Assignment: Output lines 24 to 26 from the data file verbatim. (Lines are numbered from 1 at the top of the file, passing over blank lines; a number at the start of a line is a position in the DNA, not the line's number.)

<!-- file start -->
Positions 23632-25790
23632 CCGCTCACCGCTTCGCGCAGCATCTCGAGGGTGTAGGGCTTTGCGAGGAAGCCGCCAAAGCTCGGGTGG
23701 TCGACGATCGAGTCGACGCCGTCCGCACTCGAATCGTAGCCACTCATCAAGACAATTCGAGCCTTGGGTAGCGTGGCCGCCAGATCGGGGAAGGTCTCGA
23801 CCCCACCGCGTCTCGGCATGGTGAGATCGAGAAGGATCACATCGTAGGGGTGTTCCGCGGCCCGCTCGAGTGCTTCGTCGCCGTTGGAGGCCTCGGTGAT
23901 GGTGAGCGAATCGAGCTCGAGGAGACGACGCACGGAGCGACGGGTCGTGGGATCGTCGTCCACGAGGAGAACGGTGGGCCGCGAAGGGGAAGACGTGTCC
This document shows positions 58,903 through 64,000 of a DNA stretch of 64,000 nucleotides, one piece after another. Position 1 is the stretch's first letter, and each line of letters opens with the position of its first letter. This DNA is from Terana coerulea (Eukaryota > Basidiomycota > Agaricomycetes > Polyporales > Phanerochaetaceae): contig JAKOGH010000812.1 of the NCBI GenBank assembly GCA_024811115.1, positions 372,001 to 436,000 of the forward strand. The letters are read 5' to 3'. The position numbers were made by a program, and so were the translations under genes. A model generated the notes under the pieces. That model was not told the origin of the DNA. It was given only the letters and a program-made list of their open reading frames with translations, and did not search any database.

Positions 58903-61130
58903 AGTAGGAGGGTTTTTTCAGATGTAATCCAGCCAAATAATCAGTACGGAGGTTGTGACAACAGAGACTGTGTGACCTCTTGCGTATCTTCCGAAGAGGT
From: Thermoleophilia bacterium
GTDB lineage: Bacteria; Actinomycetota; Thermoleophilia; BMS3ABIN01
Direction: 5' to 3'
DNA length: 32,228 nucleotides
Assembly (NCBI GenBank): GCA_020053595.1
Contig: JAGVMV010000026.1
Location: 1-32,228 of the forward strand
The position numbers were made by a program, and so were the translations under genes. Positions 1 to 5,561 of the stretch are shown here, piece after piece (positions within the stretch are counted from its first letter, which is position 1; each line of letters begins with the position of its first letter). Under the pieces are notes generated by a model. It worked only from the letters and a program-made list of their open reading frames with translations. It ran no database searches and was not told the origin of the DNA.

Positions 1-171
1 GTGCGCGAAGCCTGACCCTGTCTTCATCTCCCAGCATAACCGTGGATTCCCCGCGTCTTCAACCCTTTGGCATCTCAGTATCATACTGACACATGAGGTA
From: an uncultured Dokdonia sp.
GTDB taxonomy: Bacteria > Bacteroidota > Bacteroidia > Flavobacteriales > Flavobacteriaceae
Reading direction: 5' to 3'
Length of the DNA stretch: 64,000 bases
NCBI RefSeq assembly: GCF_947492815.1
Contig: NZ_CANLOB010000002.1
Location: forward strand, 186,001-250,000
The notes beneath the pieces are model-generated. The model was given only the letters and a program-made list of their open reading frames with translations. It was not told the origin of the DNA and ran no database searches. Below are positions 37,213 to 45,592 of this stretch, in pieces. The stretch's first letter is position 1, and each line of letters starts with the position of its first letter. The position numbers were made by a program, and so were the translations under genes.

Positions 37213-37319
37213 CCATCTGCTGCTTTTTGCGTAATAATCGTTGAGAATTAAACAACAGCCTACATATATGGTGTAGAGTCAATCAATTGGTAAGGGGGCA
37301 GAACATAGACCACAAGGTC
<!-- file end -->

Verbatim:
Contig: NZ_CANLOB010000002.1
Location: forward strand, 186,001-250,000
The notes beneath the pieces are model-generated. The model was given only the letters and a program-made list of their open reading frames with translations. It was not told the origin of the DNA and ran no database searches. Below are positions 37,213 to 45,592 of this stretch, in pieces. The stretch's first letter is position 1, and each line of letters starts with the position of its first letter. The position numbers were made by a program, and so were the translations under genes.